• Providers that meet rigorous national quality requirements but which do not yet have sufficient data to be fully assessed may opt-in for a provisional award.
  • A TEF award is valid for up to three years. Many of the current holders received their award in 2017. The current 296 award holders can be broken down as follows:


Kept 2017 award

Had a valid award from 2017 and reapplied

Had an expiring award from 2017 and reapplied

New applicants for 2018

Current full award holders





Current provisional award  holders










  • Publicly funded universities and colleges in England with a TEF award may charge up to the higher maximum tuition fee for 2018 entrants. The maximum tuition fee they can charge for a full-time course is £9,250 per year. Those without a TEF award can charge a maximum of £9,000 per year. The government will announce maximum fees for the academic year 2019-20 in due course.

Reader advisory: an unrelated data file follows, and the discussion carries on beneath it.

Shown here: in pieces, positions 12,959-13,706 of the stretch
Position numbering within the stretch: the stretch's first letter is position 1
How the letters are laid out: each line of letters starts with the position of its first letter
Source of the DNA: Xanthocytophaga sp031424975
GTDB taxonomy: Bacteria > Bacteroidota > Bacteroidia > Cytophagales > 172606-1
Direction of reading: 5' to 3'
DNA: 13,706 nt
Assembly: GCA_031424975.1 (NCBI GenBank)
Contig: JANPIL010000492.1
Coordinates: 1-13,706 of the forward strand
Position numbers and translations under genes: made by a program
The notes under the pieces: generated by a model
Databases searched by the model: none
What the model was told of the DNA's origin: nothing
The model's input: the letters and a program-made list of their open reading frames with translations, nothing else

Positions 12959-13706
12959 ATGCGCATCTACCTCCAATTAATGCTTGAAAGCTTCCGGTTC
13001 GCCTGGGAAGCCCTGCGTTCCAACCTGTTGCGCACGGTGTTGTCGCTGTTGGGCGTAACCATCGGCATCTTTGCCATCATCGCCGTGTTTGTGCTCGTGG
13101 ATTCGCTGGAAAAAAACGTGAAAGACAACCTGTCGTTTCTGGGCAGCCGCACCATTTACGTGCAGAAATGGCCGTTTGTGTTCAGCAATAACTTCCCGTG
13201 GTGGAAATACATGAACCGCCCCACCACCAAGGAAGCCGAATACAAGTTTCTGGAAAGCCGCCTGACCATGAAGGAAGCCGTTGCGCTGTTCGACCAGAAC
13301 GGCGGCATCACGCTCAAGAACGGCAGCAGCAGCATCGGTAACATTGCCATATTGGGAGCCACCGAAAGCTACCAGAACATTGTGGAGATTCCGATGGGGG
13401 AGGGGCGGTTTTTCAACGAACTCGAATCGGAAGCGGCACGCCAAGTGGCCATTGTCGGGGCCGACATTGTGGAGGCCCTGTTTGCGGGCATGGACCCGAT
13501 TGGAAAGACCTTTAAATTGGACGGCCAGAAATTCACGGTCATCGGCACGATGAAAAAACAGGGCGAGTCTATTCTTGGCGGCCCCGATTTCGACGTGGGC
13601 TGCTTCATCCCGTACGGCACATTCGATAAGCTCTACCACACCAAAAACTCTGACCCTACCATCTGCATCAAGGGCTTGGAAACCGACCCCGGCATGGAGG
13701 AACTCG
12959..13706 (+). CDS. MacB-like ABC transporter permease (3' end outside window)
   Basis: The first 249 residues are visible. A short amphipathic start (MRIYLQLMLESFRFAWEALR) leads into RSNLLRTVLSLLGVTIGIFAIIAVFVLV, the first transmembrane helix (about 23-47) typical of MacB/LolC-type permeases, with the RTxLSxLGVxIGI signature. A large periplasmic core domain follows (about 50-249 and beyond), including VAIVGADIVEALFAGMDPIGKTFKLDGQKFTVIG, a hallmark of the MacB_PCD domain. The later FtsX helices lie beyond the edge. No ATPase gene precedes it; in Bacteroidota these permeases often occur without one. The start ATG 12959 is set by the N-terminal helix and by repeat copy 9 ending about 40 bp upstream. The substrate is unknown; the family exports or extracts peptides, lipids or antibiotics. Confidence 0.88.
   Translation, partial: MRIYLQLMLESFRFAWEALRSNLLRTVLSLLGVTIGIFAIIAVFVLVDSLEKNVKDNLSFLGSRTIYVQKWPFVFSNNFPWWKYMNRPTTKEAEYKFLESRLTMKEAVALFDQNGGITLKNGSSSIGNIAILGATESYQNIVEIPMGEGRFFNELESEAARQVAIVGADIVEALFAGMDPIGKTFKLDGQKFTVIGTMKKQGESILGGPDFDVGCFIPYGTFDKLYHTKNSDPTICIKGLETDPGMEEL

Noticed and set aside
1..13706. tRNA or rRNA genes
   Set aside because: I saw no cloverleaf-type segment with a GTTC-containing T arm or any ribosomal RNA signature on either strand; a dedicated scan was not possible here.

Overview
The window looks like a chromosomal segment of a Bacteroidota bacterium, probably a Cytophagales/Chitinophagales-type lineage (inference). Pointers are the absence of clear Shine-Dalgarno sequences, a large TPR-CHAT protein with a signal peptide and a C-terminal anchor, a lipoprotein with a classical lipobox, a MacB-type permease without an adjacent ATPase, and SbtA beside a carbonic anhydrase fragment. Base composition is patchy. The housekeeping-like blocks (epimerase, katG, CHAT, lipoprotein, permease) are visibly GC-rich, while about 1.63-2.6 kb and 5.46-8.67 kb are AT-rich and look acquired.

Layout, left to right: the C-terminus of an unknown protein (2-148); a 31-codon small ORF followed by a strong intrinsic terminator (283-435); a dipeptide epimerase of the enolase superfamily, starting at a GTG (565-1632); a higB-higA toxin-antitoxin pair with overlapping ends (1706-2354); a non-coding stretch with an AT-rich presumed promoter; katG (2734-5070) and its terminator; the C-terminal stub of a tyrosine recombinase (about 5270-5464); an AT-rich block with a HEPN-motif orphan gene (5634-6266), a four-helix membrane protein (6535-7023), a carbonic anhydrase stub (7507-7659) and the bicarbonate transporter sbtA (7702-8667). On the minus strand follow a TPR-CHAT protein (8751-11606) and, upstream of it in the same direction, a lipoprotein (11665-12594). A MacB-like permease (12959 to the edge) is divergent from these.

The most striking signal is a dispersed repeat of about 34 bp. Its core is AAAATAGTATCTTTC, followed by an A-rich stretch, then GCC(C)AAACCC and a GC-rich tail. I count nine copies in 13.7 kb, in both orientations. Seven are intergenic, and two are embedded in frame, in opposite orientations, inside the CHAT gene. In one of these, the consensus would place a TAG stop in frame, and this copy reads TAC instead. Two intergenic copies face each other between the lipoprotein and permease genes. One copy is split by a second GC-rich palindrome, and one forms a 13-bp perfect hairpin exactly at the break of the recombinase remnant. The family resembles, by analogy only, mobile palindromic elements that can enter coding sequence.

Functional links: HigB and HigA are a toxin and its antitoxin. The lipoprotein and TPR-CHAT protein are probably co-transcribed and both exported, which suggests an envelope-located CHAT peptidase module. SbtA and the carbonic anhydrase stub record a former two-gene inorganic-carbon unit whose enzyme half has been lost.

• For universities and colleges in Northern Ireland, Wales and Scotland, holding a TEF award has no effect on the tuition fees that universities that they can charge.
  • For more information on the TEF visit www.officeforstudents.org.uk/advice-and-guidance/teaching/what-is-the-tef/
  • TEF results are included in Unistats – https://unistats.ac.uk/ – the official website for comparing data on UK higher education providers.

This page was updated on 7 June 2018 to correct transposed figures.